Remember that narrative style ideally should reflect your story (content) in the best way possible for maximum (desired) effect.
Essential #3: Audience
Writing is always, always for the audience. Anything else is a journal or diary entry…just for you.
I had some comments last post about this, and I hear you. As a teacher/writing instructor/editor, I get a TON of pushback on this point, too. Writers get really upset when I tell them that they’re writing for an audience of one.
***This happens a lot in science fiction and fantasy. The author falls in love with, say, the world-building. Tragically, they’re the only person who understands their world. When telling the story, they forgot to include the reader.
Right now, I’m finishing up a ghostwriting project (which is part but not all of why I’ve been remiss posting).
For me, the single hardest part of the ghostwriting process was identifying the best narrative style for the story my client wants to tell, then refining that style for the book’s potential audience. Since my client’s goals are to change hearts, minds, and hopefully laws with this material, we want the audience to ideally be as large and diverse as possible.
Finding the perfect delivery system was no simple task.
The book is about an extremely volatile, painful, and potentially polarizing subject. How could we relay the story in a way that didn’t overwhelm, confuse, depress, turn off, anger, or alienate the audience yet STILL preserve my client’s personality?
Because once the book is published, my client will likely be talking about the book and it should SOUND like my client.
BECAUSE the topic is so controversial, I kept having to remind my client that the book (which is pseudo memoir/non-fiction) is ultimately FOR THE READERSHIP. Granted, it IS my client’s story/life/experience, but my job is to remind my client why it is vital to set aside ego.
There needs to be a give and take. Narrative style is an incredible tool to accomplish this balance.
If delivery is too strident/dogmatic, then a) we craft a book only my client and close associations want to buy/read, b) we end up with an ideological echo chamber c) we shut down the very minds we’re seeking to change.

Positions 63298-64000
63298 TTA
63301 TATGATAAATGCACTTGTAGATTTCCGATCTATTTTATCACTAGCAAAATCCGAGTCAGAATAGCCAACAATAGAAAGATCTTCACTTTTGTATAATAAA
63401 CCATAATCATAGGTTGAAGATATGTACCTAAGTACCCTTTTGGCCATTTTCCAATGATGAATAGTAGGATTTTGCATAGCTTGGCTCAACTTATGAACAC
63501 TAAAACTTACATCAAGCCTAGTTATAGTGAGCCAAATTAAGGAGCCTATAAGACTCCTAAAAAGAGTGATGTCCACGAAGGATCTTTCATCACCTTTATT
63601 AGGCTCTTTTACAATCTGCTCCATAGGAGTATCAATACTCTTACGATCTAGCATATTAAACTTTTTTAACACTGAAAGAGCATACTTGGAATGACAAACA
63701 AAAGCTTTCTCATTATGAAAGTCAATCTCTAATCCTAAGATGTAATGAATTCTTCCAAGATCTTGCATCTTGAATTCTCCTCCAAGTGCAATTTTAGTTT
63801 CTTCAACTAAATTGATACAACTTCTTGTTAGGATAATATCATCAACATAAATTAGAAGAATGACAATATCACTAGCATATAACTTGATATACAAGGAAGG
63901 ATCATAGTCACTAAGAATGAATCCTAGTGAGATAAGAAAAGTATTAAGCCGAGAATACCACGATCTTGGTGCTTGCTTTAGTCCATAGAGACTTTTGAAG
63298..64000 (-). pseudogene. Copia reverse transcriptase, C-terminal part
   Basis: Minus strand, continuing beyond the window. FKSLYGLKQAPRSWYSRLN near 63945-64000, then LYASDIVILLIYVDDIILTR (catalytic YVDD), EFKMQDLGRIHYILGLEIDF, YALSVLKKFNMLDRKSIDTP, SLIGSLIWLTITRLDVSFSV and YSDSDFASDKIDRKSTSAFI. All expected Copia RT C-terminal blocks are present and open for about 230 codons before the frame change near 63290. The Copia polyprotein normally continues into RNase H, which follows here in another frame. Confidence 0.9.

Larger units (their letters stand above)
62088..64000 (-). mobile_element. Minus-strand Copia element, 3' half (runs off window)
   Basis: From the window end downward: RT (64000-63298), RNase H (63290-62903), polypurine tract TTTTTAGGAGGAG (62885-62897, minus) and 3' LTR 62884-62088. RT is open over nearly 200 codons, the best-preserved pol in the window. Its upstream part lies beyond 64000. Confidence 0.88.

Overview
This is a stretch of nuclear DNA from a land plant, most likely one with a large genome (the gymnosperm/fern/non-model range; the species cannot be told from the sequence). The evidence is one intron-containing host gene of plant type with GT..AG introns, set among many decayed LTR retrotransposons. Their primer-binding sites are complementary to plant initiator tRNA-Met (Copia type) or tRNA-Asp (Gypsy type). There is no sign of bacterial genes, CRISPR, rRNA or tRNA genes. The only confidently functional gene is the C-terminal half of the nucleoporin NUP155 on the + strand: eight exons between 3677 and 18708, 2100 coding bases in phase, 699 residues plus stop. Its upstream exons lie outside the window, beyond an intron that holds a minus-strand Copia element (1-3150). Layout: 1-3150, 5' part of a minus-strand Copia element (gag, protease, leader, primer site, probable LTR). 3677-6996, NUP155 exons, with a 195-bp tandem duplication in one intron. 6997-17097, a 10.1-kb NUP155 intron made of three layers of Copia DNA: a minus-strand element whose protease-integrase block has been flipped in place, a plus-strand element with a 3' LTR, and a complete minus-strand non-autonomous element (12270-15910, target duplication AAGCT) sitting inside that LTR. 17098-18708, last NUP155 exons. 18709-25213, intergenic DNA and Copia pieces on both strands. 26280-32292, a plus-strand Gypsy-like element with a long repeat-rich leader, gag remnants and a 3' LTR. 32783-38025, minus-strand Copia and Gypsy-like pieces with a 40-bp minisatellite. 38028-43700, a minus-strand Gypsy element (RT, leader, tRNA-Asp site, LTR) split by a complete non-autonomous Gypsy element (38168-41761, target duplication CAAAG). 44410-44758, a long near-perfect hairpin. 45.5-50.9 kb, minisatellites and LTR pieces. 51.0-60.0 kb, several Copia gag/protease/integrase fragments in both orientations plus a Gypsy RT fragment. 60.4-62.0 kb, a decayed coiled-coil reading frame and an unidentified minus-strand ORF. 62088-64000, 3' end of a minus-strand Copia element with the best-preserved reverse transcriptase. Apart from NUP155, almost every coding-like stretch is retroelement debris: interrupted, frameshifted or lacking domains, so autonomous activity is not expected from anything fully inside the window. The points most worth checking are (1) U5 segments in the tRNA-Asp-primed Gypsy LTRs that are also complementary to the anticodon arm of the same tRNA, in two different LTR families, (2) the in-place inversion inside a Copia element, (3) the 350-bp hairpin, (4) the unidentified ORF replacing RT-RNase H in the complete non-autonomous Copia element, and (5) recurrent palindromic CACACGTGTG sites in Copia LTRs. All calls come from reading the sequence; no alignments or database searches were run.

Narrative style helps us walk that tightrope between an empowered person who’s overcome tremendous odds versus a pity party “poor me” tale.
Victim or victor is all in the way the story is told.
What IS Narrative Style?
If this were easy to define, then we wouldn’t have dozens of articles, books and classes to demystify the concept.
Today, I’ll put in my two cents and see if I can help some light bulbs go off.
Narrative style is—in its essence—that uniqueness that we as artists bring to the story. Remember, humans relied on an oral tradition for tens of thousands of years. We are a story people. Narrative style, in my opinion, is a holdover from that oral tradition.
HOW did a certain person tell a story?
I don’t care what anyone says, storytellers are the oldest profession 😉 .
Authors as Directors
Whenever we watch a movie, certain directors seem to stand apart. It’s easy to spot a Quentin Tarantino or a Francis Ford Coppola movie just from the style. What film is used, the light, the shots, what’s included, what isn’t.
Are the scenes in chronological order? Or does the story loop back and forth in time?
Narrative style is a close cousin to cinematic style, only we use words to paint a story instead of images/film. For instance, Ernest Hemingway became famous for his economy of words when his peers at the time lived by the mantra, ‘No modifier left behind.’
It’s fairly simple to decipher Hemingway’s work from Faulkner with a glance at a page or two.
William Faulkner included expansive details, used long luxurious prose, and wrote sentences that could span over half a page. Hemingway, on the other hand? Brevity to the point of being almost sterile.
Stephen King will still say in thirty words what probably could have been said in five, but it doesn’t matter because his fans love his particular narrative style. If readers had wanted him to write leaner, they’d have penalized him in the 80’s before he ever became a household name.
But what about narrative style in a memoir?
This can be a sticky wicket, depending on the memoir’s theme or focus. Obviously, a memoir is our story so narrative style should be simple, right?
If we’re relaying painful events, we risk becoming overemotional which might unravel the story’s cohesion. We could degrade into ranting or rambling.
Then there’s the flip side.
When we’re hurt, humans are known to compartmentalize out of self-preservation. Thus, our narrative voice could career over to the opposite end of the spectrum. We might sound robotic, sterile, or emotionally distant. Our story fails to resonate because the audience has better odds of emotionally bonding with a weather report.
If we’re writing a memoir to talk about fantastic adventures? Great! Yet, the narrative style again needs to walk that tightrope. We want a sense of inclusion, invitation, and for others to come along for the adventure.